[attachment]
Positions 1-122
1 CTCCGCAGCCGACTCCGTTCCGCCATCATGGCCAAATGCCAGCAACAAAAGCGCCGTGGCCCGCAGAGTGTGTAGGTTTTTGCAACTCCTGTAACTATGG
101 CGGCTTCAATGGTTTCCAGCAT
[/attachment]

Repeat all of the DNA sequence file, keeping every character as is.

Positions 1-122
1 CTCCGCAGCCGACTCCGTTCCGCCATCATGGCCAAATGCCAGCAACAAAAGCGCCGTGGCCCGCAGAGTGTGTAGGTTTTTGCAACTCCTGTAACTATGG
101 CGGCTTCAATGGTTTCCAGCAT